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|Effingham County, Illinois|
Effingham County Government Center and Jail in Effingham
Location in the U.S. state of Illinois
Illinois's location in the U.S.
|Named for||Thomas Howard, 3rd Earl of Effingham|
|• Total||480 sq mi (1,243 km2)|
|• Land||479 sq mi (1,241 km2)|
|• Water||1.2 sq mi (3 km2), 0.3%|
|• Density||72/sq mi (28/km2)|
|Time zone||Central: UTC−6/−5|
Effingham County is a county located in the southern part of the U.S. state Illinois. As of the 2010 census, the population was 34,242. Its county seat and largest city is Effingham. Some other cities in Effingham County, Illinois include Altamont, Teutopolis (T-Town), Beecher City, Montrose, Dieterich, Shumway, Watson, Mason, Edgewood, Heartville, and Funkhouser. Effingham County comprises the Effingham, IL Micropolitan Statistical Area.
Effingham County was formed in 1855 out of Fayette and Crawford counties. It may have been named after Thomas Howard, 3rd Earl of Effingham, who resigned his commission as general in the British army in 1775, refusing to serve in the war against the Colonies. The name is Anglo-Saxon for "Effa's house". New information suggests that the county was named after a surveyor who surveyed the area whose last name was Effingham. There is no written proof that the county was named after Lord Effingham.
Just west of Effingham on Interstate 70 there is a 198 ft. white cross; 35,000 vehicles are estimated to pass the site each day. It is the world's second biggest cross, and took over 200 tons of steel to erect.
|Climate chart (explanation)|
In recent years, average temperatures in the county seat of Effingham have ranged from a low of 18 °F (−8 °C) in January to a high of 87 °F (31 °C) in July, although a record low of −29 °F (−34 °C) was recorded in January 1915 and a record high of 111 °F (44 °C) was recorded in July 1954. Average monthly precipitation ranged from 2.38 inches (60 mm) in January to 4.51 inches (115 mm) in July.
|U.S. Decennial Census|
As of the 2010 United States Census, there were 34,242 people, 13,515 households, and 9,302 families residing in the county. The population density was 71.5 inhabitants per square mile (27.6/km2). There were 14,570 housing units at an average density of 30.4 per square mile (11.7/km2). The racial makeup of the county was 97.6% white, 0.4% Asian, 0.2% black or African American, 0.1% American Indian, 0.8% from other races, and 0.8% from two or more races. Those of Hispanic or Latino origin made up 1.7% of the population. In terms of ancestry, 41.6% were German, 10.0% were Irish, 9.3% were American, and 8.8% were English.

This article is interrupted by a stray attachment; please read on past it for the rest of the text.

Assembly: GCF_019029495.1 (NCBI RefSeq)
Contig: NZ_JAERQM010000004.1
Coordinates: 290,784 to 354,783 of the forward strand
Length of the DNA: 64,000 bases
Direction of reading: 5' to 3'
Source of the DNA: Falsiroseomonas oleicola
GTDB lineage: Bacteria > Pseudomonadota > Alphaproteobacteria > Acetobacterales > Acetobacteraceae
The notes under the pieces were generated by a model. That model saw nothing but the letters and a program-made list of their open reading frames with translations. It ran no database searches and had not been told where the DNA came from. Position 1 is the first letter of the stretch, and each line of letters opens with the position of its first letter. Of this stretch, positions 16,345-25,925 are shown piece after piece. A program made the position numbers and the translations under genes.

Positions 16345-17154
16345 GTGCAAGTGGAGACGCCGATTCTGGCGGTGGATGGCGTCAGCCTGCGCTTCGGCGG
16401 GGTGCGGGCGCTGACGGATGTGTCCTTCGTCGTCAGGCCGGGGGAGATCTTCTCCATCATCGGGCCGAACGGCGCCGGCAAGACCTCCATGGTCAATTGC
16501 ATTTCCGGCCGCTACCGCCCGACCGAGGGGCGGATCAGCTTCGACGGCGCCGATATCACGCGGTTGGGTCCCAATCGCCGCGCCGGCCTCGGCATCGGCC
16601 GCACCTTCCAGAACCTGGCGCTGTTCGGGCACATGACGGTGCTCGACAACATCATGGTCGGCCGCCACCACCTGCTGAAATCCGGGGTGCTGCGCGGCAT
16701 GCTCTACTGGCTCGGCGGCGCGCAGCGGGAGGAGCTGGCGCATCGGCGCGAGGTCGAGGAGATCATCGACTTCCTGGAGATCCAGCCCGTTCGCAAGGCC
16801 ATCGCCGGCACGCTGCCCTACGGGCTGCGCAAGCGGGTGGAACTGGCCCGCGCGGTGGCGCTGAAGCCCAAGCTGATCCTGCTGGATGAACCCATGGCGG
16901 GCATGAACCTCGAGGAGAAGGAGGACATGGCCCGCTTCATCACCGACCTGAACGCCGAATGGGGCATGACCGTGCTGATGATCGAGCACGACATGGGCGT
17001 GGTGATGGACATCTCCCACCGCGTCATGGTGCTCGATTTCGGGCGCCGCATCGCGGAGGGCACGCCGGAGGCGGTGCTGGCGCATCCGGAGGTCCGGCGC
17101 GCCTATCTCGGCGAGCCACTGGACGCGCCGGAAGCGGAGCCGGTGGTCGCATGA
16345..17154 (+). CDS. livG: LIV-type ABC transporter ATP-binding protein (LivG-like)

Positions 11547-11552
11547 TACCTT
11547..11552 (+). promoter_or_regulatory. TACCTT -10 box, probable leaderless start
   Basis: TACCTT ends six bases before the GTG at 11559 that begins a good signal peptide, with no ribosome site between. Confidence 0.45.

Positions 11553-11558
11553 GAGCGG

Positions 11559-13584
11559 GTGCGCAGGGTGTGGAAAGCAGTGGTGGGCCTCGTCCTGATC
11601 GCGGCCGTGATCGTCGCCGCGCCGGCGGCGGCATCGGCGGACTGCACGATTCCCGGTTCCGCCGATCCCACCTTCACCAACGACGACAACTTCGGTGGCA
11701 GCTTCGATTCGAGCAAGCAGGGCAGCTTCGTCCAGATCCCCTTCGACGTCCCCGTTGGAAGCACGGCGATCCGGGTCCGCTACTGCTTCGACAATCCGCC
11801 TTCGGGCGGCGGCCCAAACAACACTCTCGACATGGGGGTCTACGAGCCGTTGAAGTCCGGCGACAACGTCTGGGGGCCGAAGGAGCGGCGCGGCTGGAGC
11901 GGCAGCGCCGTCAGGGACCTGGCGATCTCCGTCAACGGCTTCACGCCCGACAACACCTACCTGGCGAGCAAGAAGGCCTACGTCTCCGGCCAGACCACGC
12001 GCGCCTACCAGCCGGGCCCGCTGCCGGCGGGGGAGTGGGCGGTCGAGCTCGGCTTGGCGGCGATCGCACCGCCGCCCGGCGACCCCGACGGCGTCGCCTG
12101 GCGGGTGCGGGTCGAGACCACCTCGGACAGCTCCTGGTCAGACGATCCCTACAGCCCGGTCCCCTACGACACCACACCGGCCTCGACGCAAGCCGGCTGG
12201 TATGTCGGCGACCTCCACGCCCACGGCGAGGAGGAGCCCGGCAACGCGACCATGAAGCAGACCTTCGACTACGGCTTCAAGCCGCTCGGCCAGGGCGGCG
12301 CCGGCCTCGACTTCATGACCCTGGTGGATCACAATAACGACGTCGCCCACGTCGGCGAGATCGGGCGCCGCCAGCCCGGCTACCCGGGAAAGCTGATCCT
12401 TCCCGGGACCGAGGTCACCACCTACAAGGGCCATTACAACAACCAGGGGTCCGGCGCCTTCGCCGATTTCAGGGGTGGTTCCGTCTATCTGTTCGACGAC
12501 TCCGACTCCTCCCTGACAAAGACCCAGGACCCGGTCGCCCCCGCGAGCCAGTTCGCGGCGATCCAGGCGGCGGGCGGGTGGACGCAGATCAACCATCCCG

Of the 13,515 households, 32.7% had children under the age of 18 living with them, 54.9% were married couples living together, 9.5% had a female householder with no husband present, 31.2% were non-families, and 26.9% of all households were made up of individuals. The average household size was 2.50 and the average family size was 3.03. The median age was 39.2 years.
The median income for a household in the county was $49,509 and the median income for a family was $61,373. Males had a median income of $40,951 versus $28,209 for females. The per capita income for the county was $24,843. About 7.8% of families and 10.5% of the population were below the poverty line, including 14.1% of those under age 18 and 7.4% of those age 65 or over.
Effingham County is divided into fifteen townships:
In its early years Effingham County was owing to its anti-Civil War German-American population powerfully Democratic. Until Woodrow Wilson’s harsh policies towards Germany following World War I drove many voters to the GOP’s Warren G. Harding, it had voted an absolute majority to the Democratic presidential candidate in every election since the county’s formation.Opposition to the New Deal caused a considerable swing away from Franklin D. Roosevelt in 1936, and combined with local opposition to Roosevelt’s war policies in 1940 to cause FDR to only win the county by forty-seven votes from Wendell Willkie.
Since that election, the county has voted Republican in every election except 1948 and 1964, and no Democrat since Jimmy Carter in 1976 has reached 35 percent of the county’s vote. Currently Effingham County is one of Illinois’ most Republican counties, rivalled by a number of southern counties like Edwards. In the 2008 U.S. Presidential election, John McCain carried the county by a 36% margin over Barack Obama, making it McCain's strongest county in the state, with Obama carrying his home state by a 25.1% margin over McCain.